Potential for violence and intimidation as Ugandans head to polls, UN says

Opposition front-runner Bobi Wine says “world is watching” tense January 14 presidential election

epa08934989 Election posters for presidential candidate Robert Kyagulanyi Ssentamu otherwise known as Bobi Wine adorn a locked store front in the capital Kampala a day ahead of the presidential elections in Uganda, 13 January 2021. The Ugandan presidential elections are due to take place on 14 January 2021, with Bobi Wine emerging as the top opposition challenger against incumbent Ugandan president Yoweri Kaguta Museveni, who has been President since 1986. President Yoweri Museveni has ordered the shutdown of some social media and messaging apps including Facebook ahead of the election.  EPA/STR

The UN said there was a potential for violence and hate speech in the Ugandan elections on Thursday amid widespread concerns of vote-rigging in the absence of US and European monitors.

UN spokesman Stephane Dujarric on Wednesday called for an “inclusive, transparent and peaceful” voting process.

The election pits Yoweri Museveni, one of Africa’s longest-serving leaders, against 10 candidates including front-runner Bobi Wine, a pop star and actor.

UN Secretary General Antonio Guterres is “concerned about reports of violence and tension in parts of Uganda ahead of these polls, and calls on all political actors and their supporters to refrain from the use of hate speech, intimidation and violence”, Mr Dujarric said.

Police and security troops in the landlocked African country should “show maximum restraint during this period and act according to established human rights principles”, he said in New York.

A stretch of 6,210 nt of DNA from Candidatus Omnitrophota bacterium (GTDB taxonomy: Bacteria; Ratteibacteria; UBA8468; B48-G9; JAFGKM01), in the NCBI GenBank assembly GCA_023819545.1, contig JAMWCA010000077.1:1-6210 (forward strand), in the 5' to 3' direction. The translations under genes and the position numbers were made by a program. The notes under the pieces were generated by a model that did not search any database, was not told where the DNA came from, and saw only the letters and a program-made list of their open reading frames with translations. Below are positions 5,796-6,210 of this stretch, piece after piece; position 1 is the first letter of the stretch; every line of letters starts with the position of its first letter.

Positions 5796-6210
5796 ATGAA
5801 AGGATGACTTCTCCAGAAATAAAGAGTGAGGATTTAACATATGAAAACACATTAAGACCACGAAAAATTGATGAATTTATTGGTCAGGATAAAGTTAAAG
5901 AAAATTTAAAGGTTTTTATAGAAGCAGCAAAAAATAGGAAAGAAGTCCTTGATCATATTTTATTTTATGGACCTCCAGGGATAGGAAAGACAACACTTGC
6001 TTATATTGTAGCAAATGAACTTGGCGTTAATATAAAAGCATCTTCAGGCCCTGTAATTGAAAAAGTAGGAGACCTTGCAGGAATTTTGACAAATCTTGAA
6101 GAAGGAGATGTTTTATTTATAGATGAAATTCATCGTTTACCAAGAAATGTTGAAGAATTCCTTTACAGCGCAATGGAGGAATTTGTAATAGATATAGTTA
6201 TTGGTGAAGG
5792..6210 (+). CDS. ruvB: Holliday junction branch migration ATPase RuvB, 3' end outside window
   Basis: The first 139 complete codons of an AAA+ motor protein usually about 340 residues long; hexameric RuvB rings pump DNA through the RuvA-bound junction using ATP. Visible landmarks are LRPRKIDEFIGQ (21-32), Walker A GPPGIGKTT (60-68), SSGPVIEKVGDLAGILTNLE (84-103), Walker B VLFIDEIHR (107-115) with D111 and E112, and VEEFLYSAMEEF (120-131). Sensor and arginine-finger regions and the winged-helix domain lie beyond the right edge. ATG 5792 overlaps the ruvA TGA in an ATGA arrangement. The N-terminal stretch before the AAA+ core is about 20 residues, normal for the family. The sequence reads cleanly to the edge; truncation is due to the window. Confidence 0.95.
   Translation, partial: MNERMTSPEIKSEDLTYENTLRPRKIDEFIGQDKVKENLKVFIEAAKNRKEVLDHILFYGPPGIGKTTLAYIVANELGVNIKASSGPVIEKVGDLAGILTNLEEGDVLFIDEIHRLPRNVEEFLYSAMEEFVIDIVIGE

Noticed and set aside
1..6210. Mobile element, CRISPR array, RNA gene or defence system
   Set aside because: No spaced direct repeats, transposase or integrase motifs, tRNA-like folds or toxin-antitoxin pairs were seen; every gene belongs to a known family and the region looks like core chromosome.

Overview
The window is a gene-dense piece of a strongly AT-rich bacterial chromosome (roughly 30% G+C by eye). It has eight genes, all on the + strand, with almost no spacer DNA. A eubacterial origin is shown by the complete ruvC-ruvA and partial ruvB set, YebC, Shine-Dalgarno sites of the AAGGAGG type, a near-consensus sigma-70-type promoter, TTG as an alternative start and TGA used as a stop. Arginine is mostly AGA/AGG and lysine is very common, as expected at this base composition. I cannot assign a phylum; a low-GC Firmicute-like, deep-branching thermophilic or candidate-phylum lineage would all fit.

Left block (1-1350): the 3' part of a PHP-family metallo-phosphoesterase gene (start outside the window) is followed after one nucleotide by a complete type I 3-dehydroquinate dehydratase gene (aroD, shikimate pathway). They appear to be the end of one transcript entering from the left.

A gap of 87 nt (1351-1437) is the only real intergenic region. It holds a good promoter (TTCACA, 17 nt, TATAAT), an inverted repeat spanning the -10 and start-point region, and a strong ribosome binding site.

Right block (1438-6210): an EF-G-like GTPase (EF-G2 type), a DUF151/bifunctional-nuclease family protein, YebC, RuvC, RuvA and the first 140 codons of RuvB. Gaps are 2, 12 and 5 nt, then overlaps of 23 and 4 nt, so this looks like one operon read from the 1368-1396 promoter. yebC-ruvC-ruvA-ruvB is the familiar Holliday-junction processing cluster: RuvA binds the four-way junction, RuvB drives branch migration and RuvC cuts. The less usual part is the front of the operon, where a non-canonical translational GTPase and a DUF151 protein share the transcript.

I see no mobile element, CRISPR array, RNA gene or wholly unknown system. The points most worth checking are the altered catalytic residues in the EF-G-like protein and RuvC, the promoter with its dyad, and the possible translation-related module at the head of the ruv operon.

Past Ugandan elections have been marred by crackdowns on Mr Museveni’s opponents, but campaigning has been notably violent this time, with dozens killed and rival candidates and campaign teams repeatedly arrested and intimidated.

There have been growing concerns of a rigged poll.

While the African Union and East African Community were expected to send observers, the US and EU said their offers to send election experts were not taken up.

A coalition representing hundreds of Ugandan civil society groups on Wednesday said it filed 1,900 accreditation requests to monitor polling but only 10 were granted, Reuters reported.

Mr Dujarric said there would be “some international monitoring” from African regional organisations and that while the UN was not mandated to monitor, it would be “keeping a close eye on the elections”.

“Our concerns have been raised locally, they've been raised from here and the UN human rights office in Geneva has also raised concern, notably on the deteriorating human rights situation in Uganda,” he said.

Mr Wine, whose real name is Robert Kyagulanyi Ssentamu and who has repeatedly faced beatings and arrest as he airs the grievances of young Ugandans, said on Wednesday that there could be a government-imposed internet blackout during polling.

“Information coming in is that the regime in Uganda is going to order a complete shut down of the internet in a short while,” he said on Twitter. “No matter what they do, the world is watching.”

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